|Ensure that the proposed biometric program or initiative will be effective in meeting the pressing and substantial goal identified. There should be a high degree of organizational confidence that the biometric program will be effective and reliable, as a whole. There should be a clear plan of how to measure the effectiveness of the program.
The program must be designed to effectively address the issue for which it is deployed. Consider the scientific and technical validity of the method or process, the accuracy of the technology and error rates, and the risk that the biometric technology could be spoofed or circumvented.
Using biometric technologies for purposes that lack overall scientific validity will not be considered effective. For example, biometric technologies that purport to evaluate the trustworthiness of an individual, identify their mental state, or infer their competencies do not have scientific backing at this time.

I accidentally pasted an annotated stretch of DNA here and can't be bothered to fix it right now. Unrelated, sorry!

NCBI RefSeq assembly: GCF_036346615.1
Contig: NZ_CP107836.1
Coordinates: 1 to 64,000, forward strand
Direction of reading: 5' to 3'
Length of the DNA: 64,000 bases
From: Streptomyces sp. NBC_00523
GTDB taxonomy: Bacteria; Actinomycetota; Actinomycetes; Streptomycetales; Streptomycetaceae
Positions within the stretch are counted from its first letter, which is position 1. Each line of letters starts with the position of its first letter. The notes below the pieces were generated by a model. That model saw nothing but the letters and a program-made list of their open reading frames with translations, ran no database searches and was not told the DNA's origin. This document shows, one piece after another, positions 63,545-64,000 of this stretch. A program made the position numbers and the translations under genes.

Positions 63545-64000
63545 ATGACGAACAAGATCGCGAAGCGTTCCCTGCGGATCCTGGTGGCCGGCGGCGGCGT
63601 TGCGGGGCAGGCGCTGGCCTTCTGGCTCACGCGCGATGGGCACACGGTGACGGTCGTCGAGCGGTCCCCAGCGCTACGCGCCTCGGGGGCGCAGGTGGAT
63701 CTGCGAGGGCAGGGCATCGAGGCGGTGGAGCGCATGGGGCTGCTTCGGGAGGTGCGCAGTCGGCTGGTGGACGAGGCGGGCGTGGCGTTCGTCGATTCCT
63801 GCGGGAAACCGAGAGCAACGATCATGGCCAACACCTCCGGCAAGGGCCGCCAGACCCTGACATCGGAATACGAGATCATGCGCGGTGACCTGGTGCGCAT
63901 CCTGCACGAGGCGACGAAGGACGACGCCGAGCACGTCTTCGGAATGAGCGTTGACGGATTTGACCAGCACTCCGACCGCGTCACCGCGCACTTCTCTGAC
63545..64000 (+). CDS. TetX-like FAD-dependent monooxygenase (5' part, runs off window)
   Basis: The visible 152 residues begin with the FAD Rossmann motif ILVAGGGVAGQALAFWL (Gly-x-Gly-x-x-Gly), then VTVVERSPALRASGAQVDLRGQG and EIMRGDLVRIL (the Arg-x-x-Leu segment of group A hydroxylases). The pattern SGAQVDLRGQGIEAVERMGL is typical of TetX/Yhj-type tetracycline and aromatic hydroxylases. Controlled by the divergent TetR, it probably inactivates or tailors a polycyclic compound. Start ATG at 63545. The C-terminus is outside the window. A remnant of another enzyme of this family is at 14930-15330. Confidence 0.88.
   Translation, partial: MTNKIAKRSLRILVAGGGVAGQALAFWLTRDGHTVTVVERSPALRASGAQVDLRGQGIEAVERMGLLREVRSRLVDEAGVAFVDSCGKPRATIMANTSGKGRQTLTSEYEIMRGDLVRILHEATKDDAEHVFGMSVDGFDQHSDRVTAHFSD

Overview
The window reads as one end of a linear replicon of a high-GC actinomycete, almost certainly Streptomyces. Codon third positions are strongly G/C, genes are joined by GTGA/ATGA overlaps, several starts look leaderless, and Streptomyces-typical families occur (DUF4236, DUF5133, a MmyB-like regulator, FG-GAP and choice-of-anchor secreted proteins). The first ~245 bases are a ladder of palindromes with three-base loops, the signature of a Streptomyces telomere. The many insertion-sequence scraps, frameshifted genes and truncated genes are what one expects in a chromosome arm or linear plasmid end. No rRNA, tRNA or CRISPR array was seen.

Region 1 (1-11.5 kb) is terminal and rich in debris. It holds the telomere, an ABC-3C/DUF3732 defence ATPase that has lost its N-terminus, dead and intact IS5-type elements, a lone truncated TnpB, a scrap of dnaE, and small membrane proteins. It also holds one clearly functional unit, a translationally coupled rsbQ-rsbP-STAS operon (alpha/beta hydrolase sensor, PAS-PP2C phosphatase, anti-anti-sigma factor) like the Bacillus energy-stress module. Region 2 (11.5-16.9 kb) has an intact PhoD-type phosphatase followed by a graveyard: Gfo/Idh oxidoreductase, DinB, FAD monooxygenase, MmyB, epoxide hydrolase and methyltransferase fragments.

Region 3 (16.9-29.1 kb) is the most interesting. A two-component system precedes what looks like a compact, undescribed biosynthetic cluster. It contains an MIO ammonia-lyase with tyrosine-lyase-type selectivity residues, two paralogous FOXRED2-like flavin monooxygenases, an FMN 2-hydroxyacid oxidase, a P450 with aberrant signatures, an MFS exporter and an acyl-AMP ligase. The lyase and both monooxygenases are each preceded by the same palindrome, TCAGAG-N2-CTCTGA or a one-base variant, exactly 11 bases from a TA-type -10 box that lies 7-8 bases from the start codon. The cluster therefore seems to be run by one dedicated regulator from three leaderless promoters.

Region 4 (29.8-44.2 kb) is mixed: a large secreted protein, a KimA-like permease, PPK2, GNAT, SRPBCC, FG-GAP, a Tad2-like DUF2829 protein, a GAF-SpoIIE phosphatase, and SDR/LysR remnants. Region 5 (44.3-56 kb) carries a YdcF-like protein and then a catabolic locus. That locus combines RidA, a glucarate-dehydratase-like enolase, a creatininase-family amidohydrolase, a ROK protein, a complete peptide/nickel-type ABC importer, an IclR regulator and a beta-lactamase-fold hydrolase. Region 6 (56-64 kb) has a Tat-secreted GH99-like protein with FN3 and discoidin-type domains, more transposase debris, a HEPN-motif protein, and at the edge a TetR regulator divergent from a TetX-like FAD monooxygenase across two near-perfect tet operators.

|Assess whether the biometric program or initiative’s impact on privacy is proportional to the benefits gained. Will the stated purpose be more effectively achieved through biometrics than using a less intrusive option? And is this gain in effectiveness proportional to the increased level of intrusion? For example, it would be disproportionate to indiscriminately extract biometrics from video surveillance footage of individuals in a building lobby.
Behavioural biometrics that rely on the analysis of large amounts of behavioural data are more likely to be disproportionate than using morphological biometrics.